Gulf of Aden Security Review

A regularly updated review of both Yemen and the Horn of Africa covering topics related to security, governance, and militant activity.

Yemen: US Navy intercepts Iranian-made weapons likely bound for the al Houthis; al Houthi militants clash with Saudi-led coalition and Hadi government forces in northern Yemen; Saudi-led coalition begins trials for Yemen war crimes

Horn of Africa: Al Shabaab targets Kenyan police reservists; US removes sanctions from Somali company accused of funding militant organizations

Yemen Security Brief

A US Navy vessel intercepted a dhow carrying Iranian-made anti-tank guided missiles, surface-to-air missiles, and other advanced weapon components in the Arabian Sea. US Central Command stated that many of the seized weapons were identical to a cache seized in November 2019 that was intended for the al Houthis in Yemen.[1]

Saudi-led coalition forces and al Houthi militants clashed in Yemen’s northern governorates of Ma’rib and al Jawf on February 13. The coalition launched airstrikes on al Houthi militants in Majzar district in Ma’rib governorate. Hadi government forces clashed with al Houthi militants in al Jawf governorate. The al Houthi movement confirmed the death of six military commanders caused by the clashes.[2]

The Saudi-led coalition began judicial proceedings for military personnel accused of potential war crimes in Yemen. The UN has accused Saudi-led coalition forces of violating international humanitarian law.[3]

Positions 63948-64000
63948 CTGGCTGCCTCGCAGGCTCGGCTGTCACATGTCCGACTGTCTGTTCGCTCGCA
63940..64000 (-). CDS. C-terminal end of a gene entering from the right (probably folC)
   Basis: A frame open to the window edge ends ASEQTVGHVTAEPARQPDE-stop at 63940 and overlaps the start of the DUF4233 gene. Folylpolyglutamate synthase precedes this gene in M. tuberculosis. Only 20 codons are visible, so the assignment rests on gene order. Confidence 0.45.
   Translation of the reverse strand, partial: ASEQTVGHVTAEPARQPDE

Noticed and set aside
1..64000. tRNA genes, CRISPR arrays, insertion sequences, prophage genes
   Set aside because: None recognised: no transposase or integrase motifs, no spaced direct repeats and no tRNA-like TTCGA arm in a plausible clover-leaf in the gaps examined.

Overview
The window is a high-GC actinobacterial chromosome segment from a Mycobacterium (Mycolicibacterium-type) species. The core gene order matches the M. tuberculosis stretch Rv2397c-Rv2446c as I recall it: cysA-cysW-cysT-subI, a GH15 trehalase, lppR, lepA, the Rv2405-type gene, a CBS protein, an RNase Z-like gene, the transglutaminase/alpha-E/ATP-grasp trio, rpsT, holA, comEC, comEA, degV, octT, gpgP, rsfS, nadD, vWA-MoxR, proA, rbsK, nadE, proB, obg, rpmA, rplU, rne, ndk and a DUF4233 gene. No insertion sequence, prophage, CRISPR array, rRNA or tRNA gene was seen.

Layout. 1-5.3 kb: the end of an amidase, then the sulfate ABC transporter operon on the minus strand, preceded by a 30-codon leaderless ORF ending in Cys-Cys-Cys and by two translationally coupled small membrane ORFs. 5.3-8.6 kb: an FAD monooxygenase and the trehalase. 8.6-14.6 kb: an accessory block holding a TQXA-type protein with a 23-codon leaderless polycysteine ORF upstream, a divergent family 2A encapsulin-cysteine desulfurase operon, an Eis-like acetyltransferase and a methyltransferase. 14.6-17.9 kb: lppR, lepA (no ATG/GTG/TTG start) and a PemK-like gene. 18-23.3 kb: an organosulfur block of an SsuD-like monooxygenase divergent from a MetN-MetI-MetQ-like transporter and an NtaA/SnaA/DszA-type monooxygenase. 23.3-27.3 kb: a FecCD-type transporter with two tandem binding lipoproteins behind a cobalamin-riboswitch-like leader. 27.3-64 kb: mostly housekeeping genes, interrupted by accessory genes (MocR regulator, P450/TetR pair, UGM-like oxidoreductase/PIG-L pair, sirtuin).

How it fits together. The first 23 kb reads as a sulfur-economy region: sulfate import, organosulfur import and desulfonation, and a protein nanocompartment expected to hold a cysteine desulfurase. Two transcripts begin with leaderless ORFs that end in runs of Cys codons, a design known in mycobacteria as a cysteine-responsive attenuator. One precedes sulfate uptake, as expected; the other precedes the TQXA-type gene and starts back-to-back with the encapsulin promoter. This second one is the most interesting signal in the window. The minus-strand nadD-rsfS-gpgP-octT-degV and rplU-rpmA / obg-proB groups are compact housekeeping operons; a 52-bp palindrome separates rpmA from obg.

Horn of Africa Security Brief

Al Shabaab burned down three homes belonging to Kenyan National Police Reserve (NPR) officers in the town of Sangailu in Kenya’s eastern Garissa County on February 12. The arson follows a string of recent attacks targeting NPR officers. Al Shabaab killed a reservist and a reservist’s father in the same area over the past week. A local official posited that al Shabaab is punishing NPR officers for providing intelligence to security agencies on the militants’ whereabouts.[4]

The US Department of the Treasury removed sanctions from the Somali company Barakaat on February 12. The group’s companies transfer remittances from the global Somali diaspora to their families in Somalia. The George W. Bush administration accused the company of funneling millions of dollars annually to former al Qaeda leader Osama bin Laden and the Somali Islamic Courts Union. The US Congress never found any connection between Barakaat’s companies and militant organizations during subsequent investigations. The Treasury Department stated that Barakaat subsidiaries previously involved in funding militants are defunct and no longer operational.[5]


[1] “US Navy seizes illegal weapons in Arabian Sea,” US Central Command, February 13, 2020,; and Bill Faries, “U.S. Seizes Boat Allegedly Carrying Iranian Missiles to Yemen,” February 13, 2020,

[2]  “The coalition bombed militia gatherings in the Majzar district,” 7adramout, February 13, 2020,; “Dozens of Houthi militia have been killed in confrontations with al ghali,” Al Mashhad Al Yemeni, February 13, 2020,; and “The Houthis acknowledge the killing of 5 field leaders with military ranks and publish their names.” Mareb Press, February 13, 2020,

[3] “Yemen war: Saudi-led coalition forces face trials over violations,” BBC, February 13, 2020,

[4] Farhiya Hussein and Bruhan Makong, “Shabaab attackers torch homes in Garissa,” Daily Nation, February 13, 2020,

[5] Samuel Fubenfeld, “U.S. Removes Sanctions on Somali Group of Companies,” Kharon, February 12, 2020,; “Terrorist Financial Network Fact Sheet,” White House Press Secretary, November 7, 2001,; and “Counter Terrorism Designations Removals,” US Department of the Treasury – Office of Foreign Assets Control, February 12, 2020,

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